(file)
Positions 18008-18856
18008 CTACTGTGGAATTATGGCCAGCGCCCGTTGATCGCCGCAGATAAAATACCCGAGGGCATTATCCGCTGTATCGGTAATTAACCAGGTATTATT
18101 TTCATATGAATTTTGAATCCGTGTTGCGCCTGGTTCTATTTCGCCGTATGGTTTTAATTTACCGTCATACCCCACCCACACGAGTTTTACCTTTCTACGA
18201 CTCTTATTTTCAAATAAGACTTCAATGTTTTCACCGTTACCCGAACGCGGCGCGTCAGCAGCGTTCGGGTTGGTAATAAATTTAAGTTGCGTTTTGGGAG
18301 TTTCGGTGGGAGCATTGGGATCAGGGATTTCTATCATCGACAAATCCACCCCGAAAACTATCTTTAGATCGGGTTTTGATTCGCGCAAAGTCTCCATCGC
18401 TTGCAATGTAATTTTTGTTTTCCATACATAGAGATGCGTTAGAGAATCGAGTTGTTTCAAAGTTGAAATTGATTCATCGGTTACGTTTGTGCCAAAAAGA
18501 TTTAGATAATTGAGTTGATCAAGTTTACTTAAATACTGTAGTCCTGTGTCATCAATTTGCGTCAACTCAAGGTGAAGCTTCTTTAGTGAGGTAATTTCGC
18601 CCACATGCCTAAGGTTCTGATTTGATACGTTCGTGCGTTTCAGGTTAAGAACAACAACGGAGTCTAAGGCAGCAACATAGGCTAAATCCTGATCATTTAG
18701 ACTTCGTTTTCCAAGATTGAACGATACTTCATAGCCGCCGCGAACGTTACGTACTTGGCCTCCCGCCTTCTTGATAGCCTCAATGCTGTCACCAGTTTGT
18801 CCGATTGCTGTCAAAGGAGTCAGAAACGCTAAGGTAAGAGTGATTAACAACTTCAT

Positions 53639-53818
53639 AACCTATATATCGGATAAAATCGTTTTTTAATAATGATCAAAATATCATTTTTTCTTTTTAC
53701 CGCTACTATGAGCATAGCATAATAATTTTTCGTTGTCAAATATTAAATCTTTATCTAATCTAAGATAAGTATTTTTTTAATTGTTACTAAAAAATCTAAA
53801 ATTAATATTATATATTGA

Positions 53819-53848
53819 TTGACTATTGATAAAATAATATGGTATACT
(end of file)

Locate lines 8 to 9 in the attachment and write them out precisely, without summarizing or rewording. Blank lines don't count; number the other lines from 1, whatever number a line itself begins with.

18601 CCACATGCCTAAGGTTCTGATTTGATACGTTCGTGCGTTTCAGGTTAAGAACAACAACGGAGTCTAAGGCAGCAACATAGGCTAAATCCTGATCATTTAG
18701 ACTTCGTTTTCCAAGATTGAACGATACTTCATAGCCGCCGCGAACGTTACGTACTTGGCCTCCCGCCTTCTTGATAGCCTCAATGCTGTCACCAGTTTGT